Hoops Rumors Glossary: Derrick Rose Rule

Derrick Rose‘s name doesn’t technically show up at all in the NBA’s Collective Bargaining Agreement. However, like Gilbert Arenas, the veteran NBA guard has become an informal namesake of one of the CBA’s rules.

The Rose rule allows a player who is finishing his rookie scale contract to sign a maximum-salary contract that exceeds the typical limit for a player with fewer than seven years of NBA experience. The rule, which was created after Rose won a Most Valuable Player award while playing on his rookie contract, allows young stars to qualify for a maximum salary worth 30% of the salary cap instead of 25%.

Although we colloquially refer to this rule as the Rose rule, it’s technically known in the CBA as the “higher max criteria” for “fifth year eligible” players, since a player has to meet certain performance benchmarks to qualify for the higher maximum salary in his fifth NBA season. A player becomes eligible for the 30% max entering his fifth season when at least one of the following is true:

  • The player was named to an All-NBA team in the most recent season, or in two of the past three seasons.
  • The player was named Defensive Player of the Year in the most recent season, or in two of the past three seasons.
  • The player was named Most Valuable Player in any of the past three seasons.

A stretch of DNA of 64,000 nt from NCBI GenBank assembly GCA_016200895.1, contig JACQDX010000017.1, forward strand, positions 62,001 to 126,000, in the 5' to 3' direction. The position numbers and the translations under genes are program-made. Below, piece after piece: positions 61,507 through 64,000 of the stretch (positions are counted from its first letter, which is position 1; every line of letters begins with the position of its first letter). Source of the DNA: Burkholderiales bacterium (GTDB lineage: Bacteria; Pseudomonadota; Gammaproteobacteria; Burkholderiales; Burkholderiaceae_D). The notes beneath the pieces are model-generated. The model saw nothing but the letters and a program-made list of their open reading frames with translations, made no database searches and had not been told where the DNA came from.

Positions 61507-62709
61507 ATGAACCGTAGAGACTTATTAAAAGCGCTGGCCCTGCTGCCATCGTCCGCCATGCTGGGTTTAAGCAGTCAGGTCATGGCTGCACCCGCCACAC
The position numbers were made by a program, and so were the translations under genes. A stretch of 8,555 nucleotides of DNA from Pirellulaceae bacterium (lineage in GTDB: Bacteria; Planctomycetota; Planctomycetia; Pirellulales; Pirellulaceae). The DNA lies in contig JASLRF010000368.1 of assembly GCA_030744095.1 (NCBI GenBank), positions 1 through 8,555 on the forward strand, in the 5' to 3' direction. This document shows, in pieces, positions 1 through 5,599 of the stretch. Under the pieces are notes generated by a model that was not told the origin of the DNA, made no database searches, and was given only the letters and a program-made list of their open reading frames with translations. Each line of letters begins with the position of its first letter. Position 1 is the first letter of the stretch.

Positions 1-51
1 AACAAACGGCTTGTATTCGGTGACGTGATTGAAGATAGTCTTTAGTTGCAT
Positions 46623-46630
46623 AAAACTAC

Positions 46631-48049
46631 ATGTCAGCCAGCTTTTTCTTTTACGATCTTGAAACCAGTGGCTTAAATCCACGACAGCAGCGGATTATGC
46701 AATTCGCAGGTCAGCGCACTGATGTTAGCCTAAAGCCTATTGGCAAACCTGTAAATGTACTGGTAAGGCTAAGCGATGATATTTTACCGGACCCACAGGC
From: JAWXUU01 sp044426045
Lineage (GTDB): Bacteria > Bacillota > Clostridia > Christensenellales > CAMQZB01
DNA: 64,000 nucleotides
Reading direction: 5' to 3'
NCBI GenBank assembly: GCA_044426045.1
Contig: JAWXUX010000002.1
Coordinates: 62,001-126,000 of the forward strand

A player signing a rookie scale extension can receive the higher Rose rule max as long as his extension covers at least four new years. A player signing a free agent contract can also be eligible for the Rose rule max if he’s coming off his four-year rookie contract — or if he’s a former second-round pick or undrafted free agent with four years of experience, and he’s re-signing with his current team.

This latter scenario almost never arises, since it’s extremely rare for a player who wasn’t drafted in the first round to develop into an All-NBA player within four years. There are rare scenarios in which it might happen — Nikola Jokic, for instance, was a second-round pick who made the All-NBA team in his fourth season. But he had already signed a second contract by that point, having re-upped with the Nuggets as a restricted free agent following his third season.

Of course, just because a player is eligible for a Rose rule extension, that doesn’t mean a team has to offer a starting salary worth the full 30% max. That’s still a matter of negotiation between the player and team, and a starting salary between 25-30% is possible.

Teams and players who agree to a rookie scale extension can also negotiate conditional maximum starting salaries that hinge on the player’s performance in his fourth season, before his extension begins.

For example, a team and player could agree to the following terms:

  • The player’s starting salary will be worth 25% of the cap if he doesn’t make an All-NBA Team in his fourth season.
  • The player’s starting salary will be worth 27% of the cap if he’s named to the All-NBA Third Team.
  • The player’s starting salary will be worth 28% of the cap if he’s named to the All-NBA Second Team.